- to raise the depressed tone of public morals, and to awaken the drowsy spirit of religious principle. They know too well how arbitrarily they give the law to manners, and with how despotic a * Written early in the French Revolution,

sway they fix the standard of fashion. But this is not enough; this is a low mark, a prize not worthy of their high and holy calling. For, on the use which women of the superior class may now be disposed to make of that power delegated to them by the courtesy of custom, by the honest gallantry of the heart, by the imperious control of virtuous affections, by the habits of civilised states, by the usages of polished society; - on the use, I say, which they shall hereafter make of this influence, will depend, in no low degree, the well-being of those states, and the virtue and happiness, nay, perhaps, the very existence, of that society.

At this period, when our country can only hope to stand by opposing a bold and noble unanimity to the most tremendous confederacies against religion, and order, and governments, which the world ever saw; what an accession would it bring to the public strength, could we prevail on beauty, and rank, and talents, and virtue, confederating their several powers, to exert themselves, with a patriotism at once firm and feminine, for the general good! I am not sounding an alarm to female warriors, or exciting to debate female politicians : I hardly know which of the two is the most disgusting and unnatural character. Propriety is to a woman what the great Roman critic says action is to an orator; it is the first, the second, the third requisite. A woman may be knowing, active, witty, and amusing; but without propriety she cannot be amiable. Propriety is the centre in which all the lines of duty and of agreeableness meet. It is to character what proportion is to figure, and grace to attitude. It does not depend on any one perfection, but it is the result of general excellence. It shows itself by a regular, orderly, undeviating course; and never starts from its sober orbit into any splendid eccentricities; for it would be ashamed of such praise as it might extort by any deviations from its proper path. It renounces all commendation but what is characteristic; and I would make it the criterion of true taste, right principle, and genuine feeling, in a woman, whether she would be less touched with all the flattery of romantic and exaggerated panegyric, than with that beautiful picture of correct and elegant propriety which Milton draws of our first mother, when he delineates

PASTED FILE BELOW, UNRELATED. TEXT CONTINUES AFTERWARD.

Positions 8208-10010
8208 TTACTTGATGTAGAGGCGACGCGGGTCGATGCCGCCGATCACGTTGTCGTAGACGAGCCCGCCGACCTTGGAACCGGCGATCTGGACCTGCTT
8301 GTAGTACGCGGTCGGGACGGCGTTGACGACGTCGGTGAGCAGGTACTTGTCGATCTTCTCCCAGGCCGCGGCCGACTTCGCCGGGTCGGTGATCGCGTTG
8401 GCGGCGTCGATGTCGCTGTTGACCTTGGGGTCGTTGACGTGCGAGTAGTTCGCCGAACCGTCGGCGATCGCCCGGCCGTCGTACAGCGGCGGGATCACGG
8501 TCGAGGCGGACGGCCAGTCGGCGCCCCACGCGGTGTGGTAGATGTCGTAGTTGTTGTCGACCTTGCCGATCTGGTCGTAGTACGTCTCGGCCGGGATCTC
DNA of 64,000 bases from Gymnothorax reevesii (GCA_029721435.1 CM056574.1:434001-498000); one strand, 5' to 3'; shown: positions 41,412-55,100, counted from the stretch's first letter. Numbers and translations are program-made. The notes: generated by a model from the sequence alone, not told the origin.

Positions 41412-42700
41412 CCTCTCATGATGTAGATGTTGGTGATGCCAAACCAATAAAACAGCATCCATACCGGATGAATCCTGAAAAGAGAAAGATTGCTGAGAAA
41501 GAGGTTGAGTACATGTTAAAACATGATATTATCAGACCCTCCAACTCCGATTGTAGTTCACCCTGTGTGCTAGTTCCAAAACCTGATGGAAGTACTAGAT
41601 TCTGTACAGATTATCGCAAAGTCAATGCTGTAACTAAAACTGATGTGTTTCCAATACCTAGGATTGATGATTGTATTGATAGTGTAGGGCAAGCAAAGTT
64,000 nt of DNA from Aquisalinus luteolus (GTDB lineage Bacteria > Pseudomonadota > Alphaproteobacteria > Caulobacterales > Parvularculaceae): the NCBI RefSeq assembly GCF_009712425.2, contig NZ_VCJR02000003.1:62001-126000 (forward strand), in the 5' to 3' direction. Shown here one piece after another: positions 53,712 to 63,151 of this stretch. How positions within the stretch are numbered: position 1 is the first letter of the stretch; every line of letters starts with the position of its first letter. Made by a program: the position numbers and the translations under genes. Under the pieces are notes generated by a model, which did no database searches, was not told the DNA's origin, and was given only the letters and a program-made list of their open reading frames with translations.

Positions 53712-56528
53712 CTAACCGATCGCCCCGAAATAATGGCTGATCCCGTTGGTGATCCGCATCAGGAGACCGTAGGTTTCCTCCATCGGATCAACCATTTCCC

“ Those thousand decencies which daily flow

From all her words and actions."

Even the influence of religion is to be exercised with discretion. A female polemic wanders nearly as far from the limits prescribed to her sex, as a female Machiavel or warlike Thalestris. Fierceness has made almost as few converts as the sword, and both are peculiarly ungraceful in a female. Even religious violence has human tempers of its own to indulge, and is gratifying itself when it would be thought to be serving God. Let not the bigot place her natural passions to the account of Christianity, or imagine she is pious when she is only passionate. Let her bear in mind that a Christian doctrine is always to be